- Promoting a More Comprehensive Way of Understanding “Structural Competency”
Through intertwining personal narrative and facts/figures, Villarosa is able to incorporate several aspects of structural competency using a pertinent issue in American social infrastructure. One way in which Villarosa does this is through addressing the second core competency—what Metzl and Hansen call “developing an extra-clinical language of structure” (129). Villarosa focuses on how illness is impacted by communal infrastructure by mentioning that “For black women in America, an inescapable atmosphere of societal and systemic racism can create a kind of toxic physiological stress, resulting…directly to higher rates of infant and maternal death.” She purposefully chooses to direct the reader’s attention to societally-embedded factors as roots to individual healthcare problems like those of Landrum. This complements Metzl and Hansen’s advocacy of employing epigenetics to connect the realms of healthcare and societal structures—an area they believe is growing in understanding “the impact of social environments on metabolisms or genetics [whereas] concepts of actual social structures and social forces lag behind” (129). In this case, Villarosa goes beyond analyzing the present tendency of “social environments” and instead traces maternal health issues of black women to both historical and current racial structures that undermine these women. In doing so, Villarosa presents a powerful image of how illness can be explored as a complex interplay with structural and systemic issues.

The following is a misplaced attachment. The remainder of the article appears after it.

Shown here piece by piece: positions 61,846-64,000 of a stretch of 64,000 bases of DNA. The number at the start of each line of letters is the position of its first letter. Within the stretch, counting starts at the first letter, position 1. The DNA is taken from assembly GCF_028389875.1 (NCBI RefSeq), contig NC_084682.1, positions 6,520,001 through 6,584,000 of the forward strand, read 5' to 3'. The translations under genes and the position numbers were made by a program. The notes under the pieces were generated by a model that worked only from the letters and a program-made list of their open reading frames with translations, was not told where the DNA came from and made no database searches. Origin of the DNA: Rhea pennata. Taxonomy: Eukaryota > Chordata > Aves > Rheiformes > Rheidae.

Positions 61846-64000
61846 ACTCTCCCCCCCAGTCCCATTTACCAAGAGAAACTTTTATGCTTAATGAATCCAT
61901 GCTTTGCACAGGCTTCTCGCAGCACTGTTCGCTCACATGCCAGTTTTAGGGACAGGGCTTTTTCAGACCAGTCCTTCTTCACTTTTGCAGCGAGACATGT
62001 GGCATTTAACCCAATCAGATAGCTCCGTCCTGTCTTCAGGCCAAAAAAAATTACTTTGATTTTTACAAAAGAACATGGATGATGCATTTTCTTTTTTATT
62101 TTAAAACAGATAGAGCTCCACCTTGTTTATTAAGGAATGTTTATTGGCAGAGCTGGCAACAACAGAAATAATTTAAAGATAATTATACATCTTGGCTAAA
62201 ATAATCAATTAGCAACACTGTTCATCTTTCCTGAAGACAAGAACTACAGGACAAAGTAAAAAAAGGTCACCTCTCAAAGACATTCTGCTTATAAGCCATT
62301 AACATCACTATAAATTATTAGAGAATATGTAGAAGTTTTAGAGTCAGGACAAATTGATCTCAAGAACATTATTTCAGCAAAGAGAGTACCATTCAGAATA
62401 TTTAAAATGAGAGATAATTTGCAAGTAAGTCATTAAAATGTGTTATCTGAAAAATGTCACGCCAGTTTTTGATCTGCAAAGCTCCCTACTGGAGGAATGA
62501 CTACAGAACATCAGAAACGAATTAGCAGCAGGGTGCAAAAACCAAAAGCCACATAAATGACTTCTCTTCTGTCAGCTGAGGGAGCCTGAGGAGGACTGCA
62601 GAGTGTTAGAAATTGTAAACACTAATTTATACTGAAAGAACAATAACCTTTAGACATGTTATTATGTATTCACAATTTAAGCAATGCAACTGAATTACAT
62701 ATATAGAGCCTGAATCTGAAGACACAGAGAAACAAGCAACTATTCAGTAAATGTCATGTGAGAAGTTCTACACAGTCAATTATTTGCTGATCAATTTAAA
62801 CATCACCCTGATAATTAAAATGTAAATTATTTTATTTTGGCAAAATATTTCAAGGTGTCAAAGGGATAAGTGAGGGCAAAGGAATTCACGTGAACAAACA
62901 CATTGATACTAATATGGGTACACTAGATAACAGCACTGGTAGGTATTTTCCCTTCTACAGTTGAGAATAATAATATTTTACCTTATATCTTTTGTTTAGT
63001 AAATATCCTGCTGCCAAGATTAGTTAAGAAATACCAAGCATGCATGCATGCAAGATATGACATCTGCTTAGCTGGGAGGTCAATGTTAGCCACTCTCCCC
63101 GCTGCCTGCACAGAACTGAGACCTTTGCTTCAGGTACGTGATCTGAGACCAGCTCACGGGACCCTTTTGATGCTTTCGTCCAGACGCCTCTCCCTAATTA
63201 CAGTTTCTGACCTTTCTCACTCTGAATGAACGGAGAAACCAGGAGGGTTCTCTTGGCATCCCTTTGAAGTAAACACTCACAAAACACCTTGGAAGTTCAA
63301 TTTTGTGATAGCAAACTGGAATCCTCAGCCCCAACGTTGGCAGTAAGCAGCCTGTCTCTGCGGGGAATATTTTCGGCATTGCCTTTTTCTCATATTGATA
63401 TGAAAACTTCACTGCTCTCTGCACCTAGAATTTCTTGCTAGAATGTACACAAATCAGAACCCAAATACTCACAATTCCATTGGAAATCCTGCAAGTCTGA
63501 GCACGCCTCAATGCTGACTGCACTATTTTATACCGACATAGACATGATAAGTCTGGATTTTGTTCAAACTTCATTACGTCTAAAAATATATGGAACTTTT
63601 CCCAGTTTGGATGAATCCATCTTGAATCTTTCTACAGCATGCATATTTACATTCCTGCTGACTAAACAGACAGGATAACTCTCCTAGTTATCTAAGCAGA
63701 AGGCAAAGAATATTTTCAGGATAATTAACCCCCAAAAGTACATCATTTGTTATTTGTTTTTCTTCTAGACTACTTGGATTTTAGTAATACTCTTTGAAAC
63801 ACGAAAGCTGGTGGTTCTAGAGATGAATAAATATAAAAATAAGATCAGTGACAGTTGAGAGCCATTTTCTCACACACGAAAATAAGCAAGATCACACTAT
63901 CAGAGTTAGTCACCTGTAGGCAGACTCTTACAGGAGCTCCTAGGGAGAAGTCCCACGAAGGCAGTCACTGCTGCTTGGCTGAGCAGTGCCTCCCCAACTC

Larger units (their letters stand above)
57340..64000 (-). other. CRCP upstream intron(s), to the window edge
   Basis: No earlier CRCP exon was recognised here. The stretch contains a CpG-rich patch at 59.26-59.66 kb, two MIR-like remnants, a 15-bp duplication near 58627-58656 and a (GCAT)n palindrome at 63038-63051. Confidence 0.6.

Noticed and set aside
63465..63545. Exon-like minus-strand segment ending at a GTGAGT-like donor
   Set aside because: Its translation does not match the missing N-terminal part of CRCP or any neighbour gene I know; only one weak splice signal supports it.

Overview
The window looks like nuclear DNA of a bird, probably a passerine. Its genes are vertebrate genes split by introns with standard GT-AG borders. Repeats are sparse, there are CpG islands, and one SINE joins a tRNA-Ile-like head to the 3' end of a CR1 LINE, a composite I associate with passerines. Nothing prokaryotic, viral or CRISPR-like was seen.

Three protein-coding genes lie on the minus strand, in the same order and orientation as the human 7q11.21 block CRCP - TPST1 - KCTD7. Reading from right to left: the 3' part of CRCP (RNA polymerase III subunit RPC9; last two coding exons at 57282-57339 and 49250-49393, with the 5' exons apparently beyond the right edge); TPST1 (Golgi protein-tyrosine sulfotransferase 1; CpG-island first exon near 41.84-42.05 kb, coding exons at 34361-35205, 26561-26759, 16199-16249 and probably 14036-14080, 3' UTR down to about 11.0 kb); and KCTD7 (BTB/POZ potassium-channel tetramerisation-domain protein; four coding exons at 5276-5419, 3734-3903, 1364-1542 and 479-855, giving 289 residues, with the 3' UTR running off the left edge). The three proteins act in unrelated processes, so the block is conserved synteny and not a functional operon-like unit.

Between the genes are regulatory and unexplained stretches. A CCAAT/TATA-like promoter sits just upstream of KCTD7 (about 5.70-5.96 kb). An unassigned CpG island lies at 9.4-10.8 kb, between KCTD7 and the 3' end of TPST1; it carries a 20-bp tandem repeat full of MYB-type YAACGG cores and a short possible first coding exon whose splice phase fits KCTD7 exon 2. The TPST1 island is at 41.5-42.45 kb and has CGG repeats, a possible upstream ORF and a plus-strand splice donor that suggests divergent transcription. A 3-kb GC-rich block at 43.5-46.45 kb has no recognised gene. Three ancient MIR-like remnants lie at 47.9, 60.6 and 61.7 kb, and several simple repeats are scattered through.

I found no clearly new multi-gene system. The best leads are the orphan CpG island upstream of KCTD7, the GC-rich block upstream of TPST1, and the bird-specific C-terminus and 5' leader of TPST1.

- Hinderances to Understanding “Structural Competency”
Although using facts/figures in conjunction with a personal narrative provides various advantages to understanding structural competency, there are some drawbacks to this method that hinder it as well. Throughout most of her article “Why America’s Black Mothers and Babies Are in a Life-or-Death Crisis,” Villarosa narrows specifically on Simone Landrum and her encounters with maternal healthcare. Although there are a few references to the population of American black mothers, the focus of the article is mainly on this one individual. This can be seen as a hinderance to understanding structural competency in that Metzl and Hansen promote the use of structural competency to shift clinical perspective “from an exclusive focus on the individual encounter to include the organization of institutions and policies” (127). In several instances throughout the article, Villarosa decides to emphasize Landrum’s own experiences in the context of an individual life, detracting from the main purpose of structural competency as one that places an individual in a bigger context of systematic societal organization.